Over recent weeks our online Sunday services have included a number of addresses covering the history of the Non-Subscribing Presbyterian Church of Ireland. I have now re-edited the first three of these and re-mastered them into four short illustrated talks. I have made a few small editorial changes and added some illustrations and some music.
Together these constitute the first section of a history of the denomination. This section tells the story of the Presbytery of Antrim and the influences and streams of thought that led to its foundation.
Each of the videos can be accessed from this page. They deal with the events leading up to the Non-Subscribers being placed in the Presbytery of Antrim in 1725 (the plate at the top of this page was presented to the Presbytery on its 250th anniversary by the International Association for Religious Freedom in 1975).
Our online Sunday worship today comes from Clough and has, as its starting point, Psalm 121
I lift up my eyes to the hills. From whence does my help come? My help comes from the LORD, who made heaven and earth.
Psalm 121 is associated with travelling and with pilgrimage, neither of which are particularly possible at the moment, but the reading is given a vivid backdrop by the sight of the mountains of Mourne.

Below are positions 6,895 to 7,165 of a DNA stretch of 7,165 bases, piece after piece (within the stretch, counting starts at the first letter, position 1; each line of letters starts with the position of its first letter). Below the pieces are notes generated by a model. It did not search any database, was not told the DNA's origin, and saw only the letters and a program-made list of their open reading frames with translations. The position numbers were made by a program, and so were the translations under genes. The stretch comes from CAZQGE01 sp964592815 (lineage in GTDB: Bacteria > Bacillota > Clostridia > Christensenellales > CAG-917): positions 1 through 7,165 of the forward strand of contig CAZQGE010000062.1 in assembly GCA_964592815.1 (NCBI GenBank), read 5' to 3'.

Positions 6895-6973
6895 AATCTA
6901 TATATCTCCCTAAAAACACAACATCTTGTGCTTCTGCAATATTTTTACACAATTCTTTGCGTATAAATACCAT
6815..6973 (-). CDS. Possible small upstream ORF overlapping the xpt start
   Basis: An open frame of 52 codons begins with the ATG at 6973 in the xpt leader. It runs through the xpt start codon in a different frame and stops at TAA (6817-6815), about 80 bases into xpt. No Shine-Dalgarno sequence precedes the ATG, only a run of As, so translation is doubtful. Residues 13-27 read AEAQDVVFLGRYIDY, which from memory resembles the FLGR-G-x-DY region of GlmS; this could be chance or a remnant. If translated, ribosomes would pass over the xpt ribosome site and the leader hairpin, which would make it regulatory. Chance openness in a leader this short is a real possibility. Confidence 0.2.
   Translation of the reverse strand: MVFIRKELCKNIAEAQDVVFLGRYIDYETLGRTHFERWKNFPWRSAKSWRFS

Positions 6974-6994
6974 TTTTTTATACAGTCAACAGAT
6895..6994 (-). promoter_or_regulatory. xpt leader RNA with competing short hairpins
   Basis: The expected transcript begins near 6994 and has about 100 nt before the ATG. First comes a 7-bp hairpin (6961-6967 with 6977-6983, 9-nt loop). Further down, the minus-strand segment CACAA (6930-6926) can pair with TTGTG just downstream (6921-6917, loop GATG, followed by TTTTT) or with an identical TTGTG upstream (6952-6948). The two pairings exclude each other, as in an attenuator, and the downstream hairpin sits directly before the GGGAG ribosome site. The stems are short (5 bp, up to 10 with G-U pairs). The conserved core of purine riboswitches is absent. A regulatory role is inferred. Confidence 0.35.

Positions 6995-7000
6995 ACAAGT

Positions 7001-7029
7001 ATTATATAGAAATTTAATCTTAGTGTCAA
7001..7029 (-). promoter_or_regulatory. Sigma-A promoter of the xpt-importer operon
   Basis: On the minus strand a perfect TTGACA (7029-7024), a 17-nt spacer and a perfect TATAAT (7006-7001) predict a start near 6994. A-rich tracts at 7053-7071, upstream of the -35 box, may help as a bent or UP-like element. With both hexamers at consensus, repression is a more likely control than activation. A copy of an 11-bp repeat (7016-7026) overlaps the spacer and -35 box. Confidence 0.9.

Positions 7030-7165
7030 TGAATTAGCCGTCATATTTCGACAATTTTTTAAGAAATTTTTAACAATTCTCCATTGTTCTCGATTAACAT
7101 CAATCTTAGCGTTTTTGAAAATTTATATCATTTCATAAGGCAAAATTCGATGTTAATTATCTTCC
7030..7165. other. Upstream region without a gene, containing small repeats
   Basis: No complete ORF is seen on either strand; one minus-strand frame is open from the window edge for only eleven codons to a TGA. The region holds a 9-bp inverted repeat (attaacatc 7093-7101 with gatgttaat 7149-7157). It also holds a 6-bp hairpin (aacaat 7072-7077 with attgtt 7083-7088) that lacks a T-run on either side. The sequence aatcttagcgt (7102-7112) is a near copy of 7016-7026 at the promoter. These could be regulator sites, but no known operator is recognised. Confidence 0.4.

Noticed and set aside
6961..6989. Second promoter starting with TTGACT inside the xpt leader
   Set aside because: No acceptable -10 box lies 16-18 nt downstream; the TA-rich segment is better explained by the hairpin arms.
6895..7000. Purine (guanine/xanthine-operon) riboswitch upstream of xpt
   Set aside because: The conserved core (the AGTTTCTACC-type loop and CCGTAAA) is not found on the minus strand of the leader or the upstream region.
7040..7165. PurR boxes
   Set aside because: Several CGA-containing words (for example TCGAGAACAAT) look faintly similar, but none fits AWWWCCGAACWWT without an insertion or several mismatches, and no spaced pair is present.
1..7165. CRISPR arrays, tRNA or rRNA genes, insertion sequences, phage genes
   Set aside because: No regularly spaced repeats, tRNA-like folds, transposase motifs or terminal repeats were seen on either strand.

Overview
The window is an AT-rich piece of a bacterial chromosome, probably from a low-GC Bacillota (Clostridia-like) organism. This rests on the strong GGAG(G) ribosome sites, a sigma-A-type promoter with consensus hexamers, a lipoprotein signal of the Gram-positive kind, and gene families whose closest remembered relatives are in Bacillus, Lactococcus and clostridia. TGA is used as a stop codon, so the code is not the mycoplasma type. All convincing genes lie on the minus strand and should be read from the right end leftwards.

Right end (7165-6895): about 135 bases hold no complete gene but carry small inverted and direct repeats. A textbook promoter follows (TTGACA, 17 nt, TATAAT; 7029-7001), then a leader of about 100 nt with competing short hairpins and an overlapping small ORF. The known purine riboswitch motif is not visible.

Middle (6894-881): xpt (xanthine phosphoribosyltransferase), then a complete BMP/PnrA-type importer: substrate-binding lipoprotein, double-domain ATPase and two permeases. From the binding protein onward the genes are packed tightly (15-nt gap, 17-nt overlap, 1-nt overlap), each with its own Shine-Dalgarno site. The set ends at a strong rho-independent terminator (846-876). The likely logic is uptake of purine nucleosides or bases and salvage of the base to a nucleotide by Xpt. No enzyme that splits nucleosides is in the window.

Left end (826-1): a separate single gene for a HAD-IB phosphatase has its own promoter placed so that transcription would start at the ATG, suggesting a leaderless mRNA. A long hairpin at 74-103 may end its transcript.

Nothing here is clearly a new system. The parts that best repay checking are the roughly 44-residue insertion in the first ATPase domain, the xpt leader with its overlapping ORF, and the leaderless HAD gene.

In the service Clough church organist Alfie McClelland plays the hymns: Seek ye first the kingdom of God, Once to every soul and nation and Through all the changing scenes of life.
Click on the video below to see the service:
By tradition St Patrick is buried in Downpatrick but this year the town was inevitably much quieter and more subdued than usual, although a brief ceremony was held at his grave. But I recorded a few reflections on St Patrick’s Day which can be seen in the following video:
According to tradition St Patrick is buried with the remains of St Brigid and St Columba here in the grounds of Down Cathedral.
Our worship this week comes from Ballee Non-Subscribing Presbyterian Church and among other things it considers the next step in our history of the Non-Subscribing Presbyterian Church. This year is also the tercentenary of Ballee NSP Church building, although the lockdown caused by the pandemic has so far prevented us from celebrating this milestone in the way we had intended.
The reading is taken from Psalm 145 v.1-9. Church organist John Strain plays the hymns Come let us sing of a wonderful love (Junior Mission Praise 29) and Courage friend and do not stumble (Hymns of Faith and Freedom 329). As well as marking Mothers Day our service also considers the third part of the history of the Non-Subscribing Presbyterian Church of Ireland.
International Women’s Day
For this week’s ‘Time for a Story’ Sue Steers has put together this short film for the week of International Women’s Day. It looks at the lives of four women, from different eras, who made a difference to society and the world around them.